A mellow winter morning. I lie on Grandmas ancient four-poster, cocooned in the warmth of a patchwork blanket, adorned with birds and bees, flowers and vines, watching the truant sun cast a kaleidoscope of images on the opposite white-washed wall.
It’s unusually quiet though.
Deafening silence. Punctuated only by the garrulous parakeets in the gnarled guava tree.
I wonder where everyone is.
It’s then that the heady aroma hits me. Teases my olfactory senses.
Too tempting to be ignored, I, curious as a cat, follow the trail of scent to the kitchen.
I discover Maa at work.
Toasting grated coconut and jaggery. In an ancient kadhai, well past its prime, that snugs sits on the mud oonoon. (oven)
You must be making narkel naru, an elated me tells Maa in delight.
No, it is Gokul Pithe today, Maa responds with a sublime smile, carefully taking the now sinfully caramelised coconut-jaggery mixture off the oonoon.
Today’s Makar Sankranti, Maa elaborates, the day when days start getting longer again and the nights shorter.
Remember your geography lessons ? she quizzes, noticing my vacant stare, a frown nestled on her face.
Oh yes, I nod in approval. Mindlessly though.
And we celebrate this day with pithe, puli and payesh, endearing treats made lovingly with newly harvested fragrant rice, coconuts, fresh khejurer gur (date palm jaggery) and patali gur (jaggery). A tribute to the bountiful produce of Mother Earth.
I watch Maa in rapt admiration, her deft fingers nimbly tearing small balls off the golden-brown coconut jaggery mixture, dipping them generously in a batter that sits in a kansa bowl by the side and gently dropping them into the kadhai of hot oil.
A couple of minutes of patient wait.
And the gorgeous balls gradually start to rise to the surface.
Can I taste one ? I ask as Maa’s experienced hands effortlessly remove the pithe from the oil and immerse them in the jaggery syrup, but even before Maa can warn me, I have snatched one and bitten into the gokul pithe.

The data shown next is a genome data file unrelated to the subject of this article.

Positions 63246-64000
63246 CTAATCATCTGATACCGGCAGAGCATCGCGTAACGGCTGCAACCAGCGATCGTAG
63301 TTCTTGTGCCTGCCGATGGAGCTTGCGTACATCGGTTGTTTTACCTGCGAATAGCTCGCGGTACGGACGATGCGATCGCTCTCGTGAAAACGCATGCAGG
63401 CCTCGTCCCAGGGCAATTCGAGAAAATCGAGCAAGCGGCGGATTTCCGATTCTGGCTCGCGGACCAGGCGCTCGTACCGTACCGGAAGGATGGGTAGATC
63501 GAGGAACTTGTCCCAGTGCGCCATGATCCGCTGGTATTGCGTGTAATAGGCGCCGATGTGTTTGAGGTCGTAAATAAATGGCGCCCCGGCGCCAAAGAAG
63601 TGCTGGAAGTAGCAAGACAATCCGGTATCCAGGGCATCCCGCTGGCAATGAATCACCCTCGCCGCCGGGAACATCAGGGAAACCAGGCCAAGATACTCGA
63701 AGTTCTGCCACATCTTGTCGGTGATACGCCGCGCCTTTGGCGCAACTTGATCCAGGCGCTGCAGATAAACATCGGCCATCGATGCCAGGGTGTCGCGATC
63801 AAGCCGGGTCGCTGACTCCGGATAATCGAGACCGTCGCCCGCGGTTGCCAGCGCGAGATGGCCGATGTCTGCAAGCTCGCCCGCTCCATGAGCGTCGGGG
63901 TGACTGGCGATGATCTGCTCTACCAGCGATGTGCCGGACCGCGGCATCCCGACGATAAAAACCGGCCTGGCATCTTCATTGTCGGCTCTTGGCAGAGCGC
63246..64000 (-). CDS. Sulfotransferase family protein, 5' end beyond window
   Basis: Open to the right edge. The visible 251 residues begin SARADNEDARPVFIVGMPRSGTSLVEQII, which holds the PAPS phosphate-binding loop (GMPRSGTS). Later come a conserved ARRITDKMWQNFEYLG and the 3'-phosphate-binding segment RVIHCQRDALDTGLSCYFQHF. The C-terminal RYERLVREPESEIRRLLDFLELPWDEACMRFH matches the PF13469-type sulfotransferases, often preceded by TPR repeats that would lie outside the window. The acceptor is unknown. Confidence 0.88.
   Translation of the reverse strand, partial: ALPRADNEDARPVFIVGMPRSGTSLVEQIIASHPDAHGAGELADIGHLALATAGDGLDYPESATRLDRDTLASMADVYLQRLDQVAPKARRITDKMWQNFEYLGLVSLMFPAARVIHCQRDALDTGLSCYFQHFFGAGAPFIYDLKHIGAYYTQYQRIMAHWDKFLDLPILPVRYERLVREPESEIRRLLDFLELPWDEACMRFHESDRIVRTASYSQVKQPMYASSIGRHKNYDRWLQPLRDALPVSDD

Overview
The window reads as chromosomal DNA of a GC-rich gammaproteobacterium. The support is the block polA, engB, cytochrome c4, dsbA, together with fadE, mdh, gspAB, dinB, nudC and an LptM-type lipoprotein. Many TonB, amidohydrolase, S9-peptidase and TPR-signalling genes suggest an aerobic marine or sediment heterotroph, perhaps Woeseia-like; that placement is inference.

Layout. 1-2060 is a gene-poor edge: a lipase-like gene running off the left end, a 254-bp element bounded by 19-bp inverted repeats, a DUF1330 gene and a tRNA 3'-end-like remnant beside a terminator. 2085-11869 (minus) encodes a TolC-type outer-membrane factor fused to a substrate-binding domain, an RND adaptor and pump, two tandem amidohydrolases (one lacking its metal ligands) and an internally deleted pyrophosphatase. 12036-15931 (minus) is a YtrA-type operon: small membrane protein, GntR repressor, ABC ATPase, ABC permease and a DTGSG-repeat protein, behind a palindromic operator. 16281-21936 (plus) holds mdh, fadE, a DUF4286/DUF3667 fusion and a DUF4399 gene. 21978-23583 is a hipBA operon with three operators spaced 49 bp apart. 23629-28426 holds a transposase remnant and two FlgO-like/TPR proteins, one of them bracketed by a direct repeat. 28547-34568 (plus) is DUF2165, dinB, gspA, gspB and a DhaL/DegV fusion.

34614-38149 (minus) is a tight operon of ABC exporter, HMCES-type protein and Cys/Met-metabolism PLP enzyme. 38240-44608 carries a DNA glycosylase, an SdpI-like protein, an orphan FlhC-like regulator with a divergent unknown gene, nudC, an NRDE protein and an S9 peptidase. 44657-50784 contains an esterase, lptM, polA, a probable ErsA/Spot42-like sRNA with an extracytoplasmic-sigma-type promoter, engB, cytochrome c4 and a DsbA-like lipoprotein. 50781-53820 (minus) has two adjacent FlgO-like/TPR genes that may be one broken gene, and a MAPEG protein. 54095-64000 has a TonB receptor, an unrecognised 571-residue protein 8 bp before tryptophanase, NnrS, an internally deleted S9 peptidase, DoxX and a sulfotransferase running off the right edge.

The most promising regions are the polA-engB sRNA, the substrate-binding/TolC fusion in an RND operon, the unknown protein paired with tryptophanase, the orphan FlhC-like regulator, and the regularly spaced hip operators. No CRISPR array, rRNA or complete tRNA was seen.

My tongue is singed.
And for that odd moment, I am all numb.
Minutes, that feel like days, pass.
And then the taste sinks in, sublime, a mellifluous symphony of grated coconut and jaggery.
This is food heaven !!!
So here’s Maas Gokul Pithe. Dumplings of jaggery and coconut. Dipped generously in a milk, flour and semolina batter. Fried to a splendid golden. Then added to a syrup, perfumed with the seasons new jaggery.
Redolent of winter, the harvest and the blessed bounty of Mother Earth.
For the stuffing
- 1.5 cup coconut freshly grated
- 1/2 cup patali gur or date palm jaggery grated
- 2/3 cup whole milk
For the coating
- 1/3 cup suji or semolina
- 2/3 cup plain flour
- 1 cup milk
For the jaggery syrup
- 2 cup water
- 1 cup patali gur or date palm jaggery
For Gokul Pithe
- oil for frying
For the stuffing
- Place a heavy bottomed pan over medium flame, add the freshly grated coconut and jaggery, cook, with frequent stirring, till the jaggery is well incorporated into the coconut. 5-7 minutes I would reckon. Now gently pour the milk, continue to cook till the milk has almost dried up.
- Allow to cool to room temperature. Keep aside.
For the syrup
- Heat the water and jaggery in a pot for about 10-15 minutes till you get a nice golden syrup.
Assembling the Gokul Pithes
- Soak the semolina in 1/3 cup of milk, keep aside for 20 odd minutes.
- To the soaked semolina, stir in the flour, add the remaining milk, whisk well to form a thick batter, ensure there are no lumps. Keep aside.
- Heat oil in a deep bottomed pan, take a small portion of the coconut-jaggery stuffing, shape into a small dough ball, dip generously in the batter and release gently into the hot oil. Fry till golden. Keep aside on a kitchen absorbent towel.
- Repeat for the rest of the coconut-jaggery stuffing.
- Soak the fried pithes in the hot jaggery syrup for 20-30 minutes.
- Remove from syrup and serve.